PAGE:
Comparative Study between Random Forest and Support Vector Machine Algorithm in Classifying Cervical Cancer

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Comparative Study between Random Forest and Support Vector Machine Algorithm in Classifying Cervical Cancer

Bhavna Karuparthi1, Abishek Mahesp aSchool of Computer Science and Engineering, Vellore Institute of Technology, Chennai, India

Abstract Cervical cancer, fourth in the most commonly found disease in women, causes deaths worldwide due to lack of adequate access to cervical screening methods such as Schiller, Hinselmann, Cytology, and Biopsy. According to the current data of WHO, Cervical cancer remains the second most frequent cancer in women, with an estimated 570,000 new cases in 2018. The prediction of Cervical cancer at the early stages remained a challenging task. Biomedical research uses Several Machine learning and deep learning algorithms for predictive analysis that identifies the factors and predicts cervical cancer cases. This study aims to use Data Mining techniques using the Support Vector Algorithm and Random Forest Algorithm to predict the Indications of Cervical Cancer Using the Biopsy Test and its technical and social comparison.

KeywordsCervical Cancer, Classification, Random Forest, Support Vector Machine

  1. INTRODUCTION

    Cancer refers to the collection of related diseases which make cells divide uncontrollably. Tumors can arise as a result of this excessive division that can become benign or malignant. The term "cancer case" refers only to malignant tumors. Cervical cancer topped the most dangerous amongst list because it can affect the female reproductive system.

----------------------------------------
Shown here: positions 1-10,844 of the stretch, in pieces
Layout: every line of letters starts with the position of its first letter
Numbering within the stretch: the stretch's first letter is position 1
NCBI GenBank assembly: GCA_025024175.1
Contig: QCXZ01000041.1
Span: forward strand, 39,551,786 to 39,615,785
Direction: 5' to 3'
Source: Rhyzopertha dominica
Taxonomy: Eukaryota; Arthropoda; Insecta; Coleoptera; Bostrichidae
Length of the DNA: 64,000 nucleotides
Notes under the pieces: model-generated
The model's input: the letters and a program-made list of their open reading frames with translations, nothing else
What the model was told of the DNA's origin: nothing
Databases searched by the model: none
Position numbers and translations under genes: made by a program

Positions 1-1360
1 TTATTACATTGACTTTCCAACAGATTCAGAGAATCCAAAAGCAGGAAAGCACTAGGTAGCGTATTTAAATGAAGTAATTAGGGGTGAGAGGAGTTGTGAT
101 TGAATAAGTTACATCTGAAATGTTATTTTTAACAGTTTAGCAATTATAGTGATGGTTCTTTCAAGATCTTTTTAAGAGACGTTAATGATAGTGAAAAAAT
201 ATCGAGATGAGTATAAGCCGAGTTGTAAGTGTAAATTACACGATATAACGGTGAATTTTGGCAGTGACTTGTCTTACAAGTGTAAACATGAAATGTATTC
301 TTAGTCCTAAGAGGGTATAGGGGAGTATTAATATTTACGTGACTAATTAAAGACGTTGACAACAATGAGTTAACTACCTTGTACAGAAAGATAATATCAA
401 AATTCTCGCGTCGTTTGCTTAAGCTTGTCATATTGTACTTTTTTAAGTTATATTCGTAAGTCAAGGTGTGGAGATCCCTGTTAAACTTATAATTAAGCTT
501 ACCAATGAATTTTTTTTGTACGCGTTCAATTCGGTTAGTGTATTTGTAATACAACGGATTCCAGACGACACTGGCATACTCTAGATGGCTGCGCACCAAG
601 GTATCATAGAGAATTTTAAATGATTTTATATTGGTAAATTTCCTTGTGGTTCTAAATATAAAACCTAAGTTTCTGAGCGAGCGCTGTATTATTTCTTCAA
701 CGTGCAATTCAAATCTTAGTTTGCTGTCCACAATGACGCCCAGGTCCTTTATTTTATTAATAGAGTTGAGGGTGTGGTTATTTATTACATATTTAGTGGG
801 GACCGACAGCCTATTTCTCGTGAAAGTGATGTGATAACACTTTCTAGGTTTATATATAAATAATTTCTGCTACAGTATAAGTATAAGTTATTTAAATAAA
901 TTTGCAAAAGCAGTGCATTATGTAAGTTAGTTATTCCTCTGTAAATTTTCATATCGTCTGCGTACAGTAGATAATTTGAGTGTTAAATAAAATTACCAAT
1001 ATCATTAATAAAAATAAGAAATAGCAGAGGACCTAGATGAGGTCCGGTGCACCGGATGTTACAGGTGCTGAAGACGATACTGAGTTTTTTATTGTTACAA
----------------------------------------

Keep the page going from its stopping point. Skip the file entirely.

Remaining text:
The development of malignant tumors occurs because of the transmission of sexually transmitted human papillomavirus (HPV), and individual differences in susceptibility become the contributing factors in fighting against it; therefore, knowing when to take action becomes very important. For this reason, the health care domain works with complex and valuable datasets that capacitate them to predict the hidden knowledge in the massive volume of data.

    The Random Forest Algorithm has the advantage in terms of performance measures such as accuracy, precision, recall, and F1 score (harmonic mean of the precision and recall) compared to the Support Vector Machine Algorithm, thus classifying the indications of cervical cancer using the biopsy test with more accurate true positives and negatives. Comparison of the results and performance of the Random Forest Algorithm and Support Vector Machine Algorithm based on the diagnosis reports of the biopsy test is essential due to the effectiveness of diagnosis methods for cervical cancer.

  2. ALTERNATE TECHNOLOGY